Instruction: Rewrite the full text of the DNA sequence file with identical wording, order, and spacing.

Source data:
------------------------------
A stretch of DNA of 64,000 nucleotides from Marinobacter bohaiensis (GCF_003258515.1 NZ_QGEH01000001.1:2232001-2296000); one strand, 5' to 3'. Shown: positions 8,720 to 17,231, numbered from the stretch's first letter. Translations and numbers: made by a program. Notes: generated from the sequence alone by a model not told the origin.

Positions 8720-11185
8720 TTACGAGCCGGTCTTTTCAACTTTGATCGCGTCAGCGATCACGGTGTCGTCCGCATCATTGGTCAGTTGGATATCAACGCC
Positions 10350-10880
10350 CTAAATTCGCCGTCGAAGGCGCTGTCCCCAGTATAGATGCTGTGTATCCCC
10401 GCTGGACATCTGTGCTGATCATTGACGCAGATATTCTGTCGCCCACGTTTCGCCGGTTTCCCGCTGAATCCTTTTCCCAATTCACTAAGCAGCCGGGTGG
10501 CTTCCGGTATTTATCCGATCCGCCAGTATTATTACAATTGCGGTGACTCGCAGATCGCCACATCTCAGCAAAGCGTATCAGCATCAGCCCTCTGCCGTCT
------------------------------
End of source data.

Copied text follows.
A stretch of DNA of 64,000 nucleotides from Marinobacter bohaiensis (GCF_003258515.1 NZ_QGEH01000001.1:2232001-2296000); one strand, 5' to 3'. Shown: positions 8,720 to 17,231, numbered from the stretch's first letter. Translations and numbers: made by a program. Notes: generated from the sequence alone by a model not told the origin.

Positions 8720-11185
8720 TTACGAGCCGGTCTTTTCAACTTTGATCGCGTCAGCGATCACGGTGTCGTCCGCATCATTGGTCAGTTGGATATCAACGCC
Positions 10350-10880
10350 CTAAATTCGCCGTCGAAGGCGCTGTCCCCAGTATAGATGCTGTGTATCCCC
10401 GCTGGACATCTGTGCTGATCATTGACGCAGATATTCTGTCGCCCACGTTTCGCCGGTTTCCCGCTGAATCCTTTTCCCAATTCACTAAGCAGCCGGGTGG
10501 CTTCCGGTATTTATCCGATCCGCCAGTATTATTACAATTGCGGTGACTCGCAGATCGCCACATCTCAGCAAAGCGTATCAGCATCAGCCCTCTGCCGTCT